Intrauterine Environment Affects Infant and Child Outcomes: Environment as Direct Effect
Conference on Modeling Developmental Processes in Ecological Context
Abstract of talk by Keith F. Widaman, University of California at Davis:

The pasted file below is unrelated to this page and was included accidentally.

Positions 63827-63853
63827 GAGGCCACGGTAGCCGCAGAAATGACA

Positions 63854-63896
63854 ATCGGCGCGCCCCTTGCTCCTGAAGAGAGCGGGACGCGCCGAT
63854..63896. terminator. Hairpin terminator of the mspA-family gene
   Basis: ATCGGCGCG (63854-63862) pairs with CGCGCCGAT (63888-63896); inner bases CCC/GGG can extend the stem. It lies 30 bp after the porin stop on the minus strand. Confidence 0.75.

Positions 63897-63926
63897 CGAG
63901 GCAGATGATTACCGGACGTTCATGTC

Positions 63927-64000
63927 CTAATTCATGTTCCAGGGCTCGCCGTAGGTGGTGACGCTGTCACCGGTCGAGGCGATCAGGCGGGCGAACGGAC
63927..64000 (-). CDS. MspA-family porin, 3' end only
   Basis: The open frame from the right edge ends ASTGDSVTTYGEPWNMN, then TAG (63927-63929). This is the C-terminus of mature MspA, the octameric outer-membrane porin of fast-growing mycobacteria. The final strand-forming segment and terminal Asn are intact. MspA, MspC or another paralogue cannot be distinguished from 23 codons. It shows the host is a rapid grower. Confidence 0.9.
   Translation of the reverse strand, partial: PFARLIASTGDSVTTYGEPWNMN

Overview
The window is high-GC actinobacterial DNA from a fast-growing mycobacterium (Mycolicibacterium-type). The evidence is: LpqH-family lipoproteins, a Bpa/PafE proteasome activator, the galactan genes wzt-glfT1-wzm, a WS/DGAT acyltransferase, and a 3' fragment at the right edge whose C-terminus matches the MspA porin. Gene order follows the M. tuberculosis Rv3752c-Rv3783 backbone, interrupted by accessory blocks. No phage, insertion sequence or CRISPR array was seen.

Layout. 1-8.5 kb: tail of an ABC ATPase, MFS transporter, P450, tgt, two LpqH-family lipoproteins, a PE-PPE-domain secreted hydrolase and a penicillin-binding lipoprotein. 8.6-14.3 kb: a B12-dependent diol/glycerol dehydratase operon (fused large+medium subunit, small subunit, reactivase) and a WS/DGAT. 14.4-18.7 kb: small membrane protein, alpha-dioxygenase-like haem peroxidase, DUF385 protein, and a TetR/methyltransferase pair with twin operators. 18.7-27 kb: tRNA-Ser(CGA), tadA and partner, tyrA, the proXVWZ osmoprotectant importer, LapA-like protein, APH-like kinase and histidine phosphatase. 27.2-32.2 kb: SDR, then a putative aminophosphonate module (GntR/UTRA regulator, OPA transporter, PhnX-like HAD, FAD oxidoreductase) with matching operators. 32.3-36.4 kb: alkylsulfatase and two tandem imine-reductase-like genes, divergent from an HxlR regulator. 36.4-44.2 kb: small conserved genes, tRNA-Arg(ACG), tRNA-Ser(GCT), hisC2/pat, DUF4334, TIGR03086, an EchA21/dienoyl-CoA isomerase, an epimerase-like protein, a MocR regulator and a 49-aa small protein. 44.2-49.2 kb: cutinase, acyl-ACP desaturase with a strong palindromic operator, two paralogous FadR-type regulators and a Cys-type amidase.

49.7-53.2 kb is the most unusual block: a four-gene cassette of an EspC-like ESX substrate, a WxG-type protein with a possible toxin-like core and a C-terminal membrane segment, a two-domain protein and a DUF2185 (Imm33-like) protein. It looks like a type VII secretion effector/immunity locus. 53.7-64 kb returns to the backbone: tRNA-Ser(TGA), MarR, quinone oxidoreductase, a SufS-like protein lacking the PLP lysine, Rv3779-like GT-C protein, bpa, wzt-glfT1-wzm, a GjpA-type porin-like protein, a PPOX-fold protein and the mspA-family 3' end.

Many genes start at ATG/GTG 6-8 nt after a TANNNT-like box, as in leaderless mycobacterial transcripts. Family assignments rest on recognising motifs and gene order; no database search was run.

The teratogenic effects of phenylketonuria (PKU) are well known. If untreated by special diet during the developmental period, children with PKU suffer declines in intelligence to the level of severe mental retardation. Under appropriate treatment, children with PKU can develop quite normally, with IQs in the normal range. One interesting aspect of the PKU problem concerns mothers with PKU. If a woman with PKU is pregnancy, but does not adhere closely to her special diet, the build-up of phenylalanine (PHE) in the mother’s blood passes the placental barrier and can damage the developing fetus. This presentation will describe the modeling of the nature of the PHE exposure – child outcome relation, modeled most simply using a two-piece linear spline model. The results of this analysis then affected the measurement of PHE exposure in the context of a structural equation model specified to estimate the effects of maternal background variables, pregnancy-related variables (including PHE level), and birth-related outcomes on later infant and childhood measures of intellectual development.